Richmond, VA – Meek Mill and his REFORM Alliance are still doing everything they can to help incarcerated individuals and make positive changes when it comes to outdated laws around the country. On Thursday (June 10), Meek and the team went to Richmond, Virginia to meet up with Governor Ralph Northam to sign legislation into action that would significantly change the course of probation laws in Virginia.
“I’m in position to do better and I know people that are 100 times worse situations than me that I had no connection to and met in prison along the way,” Meek said of the support he had behind bars inspiring him to do better. “With y’all support, I’ll continue to do better than I started. I got my deal in 2012 and I was able to feed my family and provide jobs.
“Of course, I’m not perfect but being in situations like this will make me become better and speed up the process. I’ll make sure I’ll be able to deliver and close every bridge I can to help fix the system because I was affected by that.”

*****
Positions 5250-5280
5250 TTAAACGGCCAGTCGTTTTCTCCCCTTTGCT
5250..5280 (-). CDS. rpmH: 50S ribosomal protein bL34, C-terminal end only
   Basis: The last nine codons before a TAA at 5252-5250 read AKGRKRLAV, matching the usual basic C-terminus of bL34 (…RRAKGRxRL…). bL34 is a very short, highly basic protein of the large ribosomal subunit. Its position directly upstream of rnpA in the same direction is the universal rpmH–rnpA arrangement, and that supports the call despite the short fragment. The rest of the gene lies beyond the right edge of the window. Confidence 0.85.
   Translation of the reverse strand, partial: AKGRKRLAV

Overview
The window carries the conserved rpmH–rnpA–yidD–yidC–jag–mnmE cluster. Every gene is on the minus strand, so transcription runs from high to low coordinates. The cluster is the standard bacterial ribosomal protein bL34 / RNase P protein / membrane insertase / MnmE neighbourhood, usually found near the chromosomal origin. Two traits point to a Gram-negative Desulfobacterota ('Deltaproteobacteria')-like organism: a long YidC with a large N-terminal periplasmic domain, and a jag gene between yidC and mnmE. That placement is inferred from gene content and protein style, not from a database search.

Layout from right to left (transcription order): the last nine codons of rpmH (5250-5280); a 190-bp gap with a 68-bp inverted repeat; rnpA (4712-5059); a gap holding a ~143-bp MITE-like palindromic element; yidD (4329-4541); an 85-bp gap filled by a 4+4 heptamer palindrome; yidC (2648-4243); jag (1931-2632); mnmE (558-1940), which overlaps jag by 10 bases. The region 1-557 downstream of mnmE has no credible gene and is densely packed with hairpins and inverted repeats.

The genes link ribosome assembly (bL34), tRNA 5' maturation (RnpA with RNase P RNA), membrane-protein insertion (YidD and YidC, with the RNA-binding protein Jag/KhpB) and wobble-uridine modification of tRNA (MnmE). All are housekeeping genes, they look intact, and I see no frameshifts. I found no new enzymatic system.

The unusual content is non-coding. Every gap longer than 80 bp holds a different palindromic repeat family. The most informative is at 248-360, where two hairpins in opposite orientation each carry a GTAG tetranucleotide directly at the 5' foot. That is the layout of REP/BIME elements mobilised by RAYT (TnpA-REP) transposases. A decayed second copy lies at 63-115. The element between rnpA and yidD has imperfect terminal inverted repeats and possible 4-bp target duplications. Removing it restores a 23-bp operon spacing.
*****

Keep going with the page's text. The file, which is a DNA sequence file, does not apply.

Meek Mill helps to get a new probation law passed in Virginia pic.twitter.com/h0rOPYDmK8
— 2Cool2Blog (@2Cool2BIog) June 10, 2021
Governor Northam happily signed House Bill 2038, which “limits the amount of active incarceration a court can impose as a result of a revocation hearing for a probation violation.” The maximum amount of probation a citizen can incur is now five years from the time of their release.
“Justice must be fair, it must be equitable and punishment must meet the crime,” Northam added.
REFORM co-founder Michael Rubin took to Instagram to celebrate another legal victory for his team.
“Huge day in Virginia today,” he wrote. “Thank you to Governor Ralph Northam, Delegate Don Scott, and the entire @reform team for getting the probation laws passed that will help us with our goal of getting at least one million people out of the system while keeping communities safe.”
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The Dream Chasers CEO has endured his share of public run-ins with the law as well. In 2017, Meek Mill was arrested for violating his probation and sentenced to two to four years behind bars. In July 2019, the Superior Court of Pennsylvania granted Mill’s appeal and overturned his 2008 conviction.
He plead guilty to a misdemeanor weapon charge in August 2019 and all 0ther charges were dismissed, which finally brought his haunting 2007 case to a close.